That didn’t deter the Meltano team, however, who continued to work to realize the end-to-end vision. Because the different users involved in the different stages of the journey—from extraction to analysis—have different needs and skills, and since we could see Meltano bringing value to data teams with engineers on staff, as well as those without, the decision was made to develop the Meltano CLI and UI in parallel, so that Meltano could serve both technical and non-technical users.

Since every next stage of the data lifecycle depends on the result of the one that came before it (we’re talking about data pipelines after all), our prioritization process had a cyclical nature. We would start with the first stage (extraction and loading), and keep iterating on Meltano’s capabilities in that area right up to the point where they would unlock further improvements in the next stage (transformation). Then we’d move on and direct our focus there, until it once again became time to move on to the next stage (orchestration), and so on. Once the final stage (analysis) was reached, we would go all the way back to the first stage and the journey through the stages would start again.

Version 1 and the startup founder persona

In October 2019, we released Meltano Version 1, which marked the completion of one such journey through the stages, and the realization of the end-to-end vision in principle. Assuming a data warehouse or simple PostgreSQL database had already been set up, you could now install Meltano on your local machine, initialize a project, spin up the web-based UI, install a data source (which adds the relevant extractor, loader, transformation, and model plugins to your project), enter your connection details, hit the Connect button, and find yourself looking at reports and dashboards visualizing your data a few minutes later. A most impressive demo, if you ask me!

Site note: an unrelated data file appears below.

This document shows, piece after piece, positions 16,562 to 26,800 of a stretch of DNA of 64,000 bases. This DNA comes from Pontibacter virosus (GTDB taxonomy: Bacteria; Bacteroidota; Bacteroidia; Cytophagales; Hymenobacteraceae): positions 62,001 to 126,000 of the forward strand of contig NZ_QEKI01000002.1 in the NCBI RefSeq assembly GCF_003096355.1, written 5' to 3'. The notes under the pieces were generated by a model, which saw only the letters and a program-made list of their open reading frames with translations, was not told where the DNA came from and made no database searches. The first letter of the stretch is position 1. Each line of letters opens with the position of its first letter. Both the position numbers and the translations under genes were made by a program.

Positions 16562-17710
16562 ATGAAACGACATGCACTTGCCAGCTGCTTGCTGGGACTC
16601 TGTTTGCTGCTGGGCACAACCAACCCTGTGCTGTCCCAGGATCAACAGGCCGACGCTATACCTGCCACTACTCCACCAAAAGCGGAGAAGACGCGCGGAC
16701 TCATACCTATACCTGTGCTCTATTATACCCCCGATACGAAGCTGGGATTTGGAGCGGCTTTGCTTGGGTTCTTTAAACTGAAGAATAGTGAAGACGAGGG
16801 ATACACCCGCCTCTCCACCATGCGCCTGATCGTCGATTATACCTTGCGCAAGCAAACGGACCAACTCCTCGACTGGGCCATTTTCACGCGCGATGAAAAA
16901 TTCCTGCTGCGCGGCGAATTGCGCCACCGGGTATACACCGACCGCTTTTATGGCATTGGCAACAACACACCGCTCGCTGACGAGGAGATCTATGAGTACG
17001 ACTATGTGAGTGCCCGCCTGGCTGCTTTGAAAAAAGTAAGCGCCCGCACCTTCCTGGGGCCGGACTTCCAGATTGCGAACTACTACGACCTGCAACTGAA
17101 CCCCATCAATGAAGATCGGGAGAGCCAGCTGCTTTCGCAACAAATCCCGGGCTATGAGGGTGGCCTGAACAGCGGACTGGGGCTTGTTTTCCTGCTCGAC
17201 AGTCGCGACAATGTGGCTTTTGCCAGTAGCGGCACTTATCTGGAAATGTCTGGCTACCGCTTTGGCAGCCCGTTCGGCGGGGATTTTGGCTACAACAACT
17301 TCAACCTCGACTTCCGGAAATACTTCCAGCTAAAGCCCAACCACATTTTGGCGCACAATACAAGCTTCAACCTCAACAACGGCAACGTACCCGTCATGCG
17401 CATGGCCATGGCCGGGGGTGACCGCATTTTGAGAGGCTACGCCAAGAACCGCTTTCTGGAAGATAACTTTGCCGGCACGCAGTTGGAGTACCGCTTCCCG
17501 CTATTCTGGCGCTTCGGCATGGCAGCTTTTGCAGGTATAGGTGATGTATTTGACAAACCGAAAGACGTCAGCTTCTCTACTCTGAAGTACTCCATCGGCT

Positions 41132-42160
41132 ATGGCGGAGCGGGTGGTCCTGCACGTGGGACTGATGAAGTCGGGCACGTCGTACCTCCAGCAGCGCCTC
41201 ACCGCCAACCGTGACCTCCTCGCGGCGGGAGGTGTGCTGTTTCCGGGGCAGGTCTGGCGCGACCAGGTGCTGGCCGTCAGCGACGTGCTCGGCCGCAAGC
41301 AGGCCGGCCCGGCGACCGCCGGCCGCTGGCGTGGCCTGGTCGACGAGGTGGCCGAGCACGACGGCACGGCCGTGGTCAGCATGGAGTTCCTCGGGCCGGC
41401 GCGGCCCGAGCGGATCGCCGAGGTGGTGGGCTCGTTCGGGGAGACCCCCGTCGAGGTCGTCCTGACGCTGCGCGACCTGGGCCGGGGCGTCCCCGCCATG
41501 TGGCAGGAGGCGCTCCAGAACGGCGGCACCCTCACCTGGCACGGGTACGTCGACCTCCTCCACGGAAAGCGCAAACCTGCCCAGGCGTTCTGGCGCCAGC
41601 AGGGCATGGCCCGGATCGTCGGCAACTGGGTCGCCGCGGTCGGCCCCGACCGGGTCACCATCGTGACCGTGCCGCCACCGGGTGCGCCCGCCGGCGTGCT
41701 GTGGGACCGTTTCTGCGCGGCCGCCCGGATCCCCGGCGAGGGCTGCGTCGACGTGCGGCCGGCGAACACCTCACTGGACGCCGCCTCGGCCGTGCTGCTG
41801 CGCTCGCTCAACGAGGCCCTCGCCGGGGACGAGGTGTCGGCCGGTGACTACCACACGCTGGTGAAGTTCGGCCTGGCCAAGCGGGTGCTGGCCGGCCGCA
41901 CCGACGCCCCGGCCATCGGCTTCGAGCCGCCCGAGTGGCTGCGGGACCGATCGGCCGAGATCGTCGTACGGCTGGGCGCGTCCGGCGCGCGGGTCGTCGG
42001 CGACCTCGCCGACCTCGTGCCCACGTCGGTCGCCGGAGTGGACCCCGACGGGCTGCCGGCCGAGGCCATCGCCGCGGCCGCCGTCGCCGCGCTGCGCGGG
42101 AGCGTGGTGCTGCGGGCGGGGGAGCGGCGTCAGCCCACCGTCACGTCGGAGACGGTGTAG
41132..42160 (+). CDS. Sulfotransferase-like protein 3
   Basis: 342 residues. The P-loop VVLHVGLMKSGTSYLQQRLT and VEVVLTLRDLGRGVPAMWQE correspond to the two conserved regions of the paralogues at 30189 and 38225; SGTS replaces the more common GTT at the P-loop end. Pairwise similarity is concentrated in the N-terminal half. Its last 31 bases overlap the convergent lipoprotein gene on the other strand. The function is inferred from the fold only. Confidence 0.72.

Some early feedback of Meltano had challenged its very premise, suggesting that data was simply too company-specific and that a one-size-fits-most solution would not be feasible. What we accomplished, though, was exactly that: we had managed to build an actual end-to-end tool for the data lifecycle that could benefit any team or individual using one or more of the supported data sources.

In spite of our aspirations, though, we had not yet managed to attract an open source community to build this tool (and its plugins!) with us, and while there had been a lot of interest in the project from the beginning, no data teams were jumping at the chance to replace their existing stack with Meltano yet. While we had certainly proven the concept, we had not yet gotten it to a place where the value it could bring was significant or obvious enough that new or existing data teams would actually consider it an alternative to more traditional stacks.